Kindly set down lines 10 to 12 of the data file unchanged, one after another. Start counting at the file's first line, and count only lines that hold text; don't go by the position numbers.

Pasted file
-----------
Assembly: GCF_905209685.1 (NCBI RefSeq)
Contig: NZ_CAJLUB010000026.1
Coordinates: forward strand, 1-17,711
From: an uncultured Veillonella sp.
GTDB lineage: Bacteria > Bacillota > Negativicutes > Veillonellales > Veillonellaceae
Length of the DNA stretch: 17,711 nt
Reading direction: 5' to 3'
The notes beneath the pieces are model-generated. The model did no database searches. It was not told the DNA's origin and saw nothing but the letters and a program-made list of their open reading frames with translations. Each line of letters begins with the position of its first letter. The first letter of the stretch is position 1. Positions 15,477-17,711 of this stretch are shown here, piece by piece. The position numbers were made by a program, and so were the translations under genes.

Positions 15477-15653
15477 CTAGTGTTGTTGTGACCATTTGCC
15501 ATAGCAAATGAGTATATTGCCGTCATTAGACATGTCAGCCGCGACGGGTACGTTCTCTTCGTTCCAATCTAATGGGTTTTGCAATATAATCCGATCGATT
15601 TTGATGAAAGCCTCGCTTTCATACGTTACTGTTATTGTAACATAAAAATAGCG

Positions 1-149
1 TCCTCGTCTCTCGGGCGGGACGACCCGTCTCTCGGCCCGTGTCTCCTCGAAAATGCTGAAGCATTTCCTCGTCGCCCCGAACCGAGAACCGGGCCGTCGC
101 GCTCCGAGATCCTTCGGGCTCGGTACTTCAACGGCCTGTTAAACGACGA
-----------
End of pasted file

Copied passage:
15477 CTAGTGTTGTTGTGACCATTTGCC
15501 ATAGCAAATGAGTATATTGCCGTCATTAGACATGTCAGCCGCGACGGGTACGTTCTCTTCGTTCCAATCTAATGGGTTTTGCAATATAATCCGATCGATT
15601 TTGATGAAAGCCTCGCTTTCATACGTTACTGTTATTGTAACATAAAAATAGCG